- to seek for (something) by entreaty, earnest or respectful request, formal application, etc.: He solicited aid from the minister.
- to entreat or petition (someone or some agency): to solicit the committee for funds.
- to seek to influence or incite to action, especially unlawful or wrong action.
- to offer to have sex with in exchange for money.
- to make a petition or request, as for something desired.
- to solicit orders or trade, as for a business: No soliciting allowed in this building.
- to offer to have sex with someone in exchange for money.
Origin of solicit
SynonymsSee more synonyms on Thesaurus.com
Examples from the Web for solicited
There was one witness whose statement had not been solicited by the police.The Myth of the Central Park Five
October 19, 2014
He solicited aid from many regional players, including Iran and Uzbekistan in particular but also Russia and Turkey.The Warlord Who Defines Afghanistan: An Excerpt From Bruce Riedel’s ’What We Won’
July 27, 2014
Eventually a few questions were solicited from the audience and those watching the livestream online.Liberalism And Zionism (Sort Of) Debated
April 15, 2013
There is simply no reason non-Americans should be solicited for donations via email.The Illegal-Donor Loophole
Peter Schweizer, Peter J. Boyer
October 8, 2012
Letters are solicited from other scholars in the field, whose identities are kept from the professor.Crazy for Tenure
February 18, 2010
Dreading a rejection, I solicited the interest of the merry damsel.The Seven Vagabonds (From "Twice Told Tales")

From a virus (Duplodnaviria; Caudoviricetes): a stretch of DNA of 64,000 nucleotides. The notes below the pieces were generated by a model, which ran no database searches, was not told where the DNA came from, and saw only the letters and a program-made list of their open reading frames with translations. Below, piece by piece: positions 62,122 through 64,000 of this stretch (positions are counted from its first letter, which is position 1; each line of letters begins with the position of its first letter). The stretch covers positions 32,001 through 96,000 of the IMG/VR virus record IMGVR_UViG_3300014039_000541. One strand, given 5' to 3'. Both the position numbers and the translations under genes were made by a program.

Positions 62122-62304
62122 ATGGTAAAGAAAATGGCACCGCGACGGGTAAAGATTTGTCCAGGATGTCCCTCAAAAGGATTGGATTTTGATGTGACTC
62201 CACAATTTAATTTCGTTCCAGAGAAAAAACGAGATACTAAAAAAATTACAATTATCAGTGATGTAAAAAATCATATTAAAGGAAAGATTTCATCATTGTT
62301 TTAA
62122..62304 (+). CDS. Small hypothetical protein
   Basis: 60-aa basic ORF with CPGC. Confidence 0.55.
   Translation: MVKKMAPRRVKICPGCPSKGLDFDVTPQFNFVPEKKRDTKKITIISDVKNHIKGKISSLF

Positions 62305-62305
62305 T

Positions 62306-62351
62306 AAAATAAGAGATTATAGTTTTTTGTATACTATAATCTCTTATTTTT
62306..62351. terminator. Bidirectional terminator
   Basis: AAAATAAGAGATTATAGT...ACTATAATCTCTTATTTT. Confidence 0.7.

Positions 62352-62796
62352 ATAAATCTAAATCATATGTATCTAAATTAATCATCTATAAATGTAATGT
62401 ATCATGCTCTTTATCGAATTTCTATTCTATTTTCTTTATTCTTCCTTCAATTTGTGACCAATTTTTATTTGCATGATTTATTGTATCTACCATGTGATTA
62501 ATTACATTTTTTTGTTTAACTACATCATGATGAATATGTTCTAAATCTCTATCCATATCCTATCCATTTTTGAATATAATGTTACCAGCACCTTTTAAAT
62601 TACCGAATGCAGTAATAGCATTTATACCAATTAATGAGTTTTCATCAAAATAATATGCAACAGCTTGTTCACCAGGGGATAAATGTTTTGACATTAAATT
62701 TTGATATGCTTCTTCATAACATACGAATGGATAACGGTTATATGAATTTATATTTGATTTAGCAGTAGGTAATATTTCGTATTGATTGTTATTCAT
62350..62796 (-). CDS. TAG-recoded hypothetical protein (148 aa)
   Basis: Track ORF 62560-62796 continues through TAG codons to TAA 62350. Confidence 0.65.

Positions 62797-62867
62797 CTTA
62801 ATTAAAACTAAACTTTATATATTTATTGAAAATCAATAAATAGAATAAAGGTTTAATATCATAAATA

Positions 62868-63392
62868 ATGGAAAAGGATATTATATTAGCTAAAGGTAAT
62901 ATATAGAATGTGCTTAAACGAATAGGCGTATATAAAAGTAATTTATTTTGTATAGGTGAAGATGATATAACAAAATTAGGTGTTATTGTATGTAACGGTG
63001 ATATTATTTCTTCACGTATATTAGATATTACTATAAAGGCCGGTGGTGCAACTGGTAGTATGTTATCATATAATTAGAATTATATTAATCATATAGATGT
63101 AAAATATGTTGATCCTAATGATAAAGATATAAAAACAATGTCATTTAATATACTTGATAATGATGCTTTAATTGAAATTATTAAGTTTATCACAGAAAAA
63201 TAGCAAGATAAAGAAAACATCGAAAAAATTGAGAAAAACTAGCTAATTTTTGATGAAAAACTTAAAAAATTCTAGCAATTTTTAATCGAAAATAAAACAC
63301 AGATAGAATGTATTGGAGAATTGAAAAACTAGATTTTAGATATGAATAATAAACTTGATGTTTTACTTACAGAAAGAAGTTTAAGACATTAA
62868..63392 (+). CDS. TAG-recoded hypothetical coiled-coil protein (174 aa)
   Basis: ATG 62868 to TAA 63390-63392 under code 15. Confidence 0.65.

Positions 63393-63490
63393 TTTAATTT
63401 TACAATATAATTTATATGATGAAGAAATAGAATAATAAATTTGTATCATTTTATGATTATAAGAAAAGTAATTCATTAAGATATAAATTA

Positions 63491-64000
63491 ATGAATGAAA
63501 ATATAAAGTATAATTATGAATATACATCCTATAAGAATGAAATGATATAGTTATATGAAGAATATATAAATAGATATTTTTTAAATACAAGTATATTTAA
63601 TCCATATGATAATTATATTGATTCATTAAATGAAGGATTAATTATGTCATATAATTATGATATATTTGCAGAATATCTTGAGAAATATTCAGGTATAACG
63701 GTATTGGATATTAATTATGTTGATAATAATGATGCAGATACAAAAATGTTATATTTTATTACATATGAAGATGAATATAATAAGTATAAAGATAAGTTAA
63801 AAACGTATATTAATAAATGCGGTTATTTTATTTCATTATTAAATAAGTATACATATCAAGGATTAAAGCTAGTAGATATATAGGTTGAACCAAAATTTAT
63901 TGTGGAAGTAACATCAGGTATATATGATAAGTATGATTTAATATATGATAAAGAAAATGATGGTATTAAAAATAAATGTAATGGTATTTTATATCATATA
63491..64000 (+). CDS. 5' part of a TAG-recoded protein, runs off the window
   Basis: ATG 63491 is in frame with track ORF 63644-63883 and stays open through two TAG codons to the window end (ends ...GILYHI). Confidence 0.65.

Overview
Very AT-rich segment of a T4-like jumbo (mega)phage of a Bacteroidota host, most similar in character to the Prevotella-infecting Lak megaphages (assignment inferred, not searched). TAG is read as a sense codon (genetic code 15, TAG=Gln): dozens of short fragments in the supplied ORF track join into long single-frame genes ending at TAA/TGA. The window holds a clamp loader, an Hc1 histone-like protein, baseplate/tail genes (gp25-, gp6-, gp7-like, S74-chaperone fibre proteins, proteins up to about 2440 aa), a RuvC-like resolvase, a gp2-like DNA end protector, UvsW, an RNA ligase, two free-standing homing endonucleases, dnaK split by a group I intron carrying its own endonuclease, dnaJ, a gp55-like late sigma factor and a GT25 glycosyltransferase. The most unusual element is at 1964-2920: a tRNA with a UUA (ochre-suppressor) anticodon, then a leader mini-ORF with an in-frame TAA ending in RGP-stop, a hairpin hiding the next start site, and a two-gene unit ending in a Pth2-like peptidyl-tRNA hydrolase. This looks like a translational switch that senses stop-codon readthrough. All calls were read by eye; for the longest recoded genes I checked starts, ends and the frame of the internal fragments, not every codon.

It has been solicited on the gentleman's part, but none has been made.Little Dorrit
I have been solicited by many friends to become a candidate for the Legislature.The Story of Young Abraham Lincoln
She solicited me to go with her; but the education of my daughter did not permit.The Autobiography of Madame Guyon
Jeanne Marie Bouvier de La Motte Guyon
Diana, the Duchess of Valentinois, solicited him by daily messages.The Rise of the Hugenots, Vol. 1 (of 2)
Henry Martyn Baird
- (when intr, foll by for) to make a request, application, or entreaty to (a person for business, support, etc)
- to accost (a person) with an offer of sexual relations in return for money
- to provoke or incite (a person) to do something wrong or illegal
Word Origin and History for solicited
early 15c., "to disturb, trouble," from Middle French soliciter (14c.), from Latin sollicitare "to disturb, rouse, trouble, harass; stimulate, provoke," from sollicitus "agitated," from sollus "whole, entire" + citus "aroused," past participle of ciere "shake, excite, set in motion" (see cite). Related: Solicited; soliciting.
Meaning "entreat, petition" is from 1520s. Meaning "to further (business affairs)" evolved mid-15c. from Middle French sense of "manage affairs." The sexual sense (often in reference to prostitutes) is attested from 1710, probably from a merger of the business sense and an earlier sense of "to court or beg the favor of" (a woman), attested from 1590s.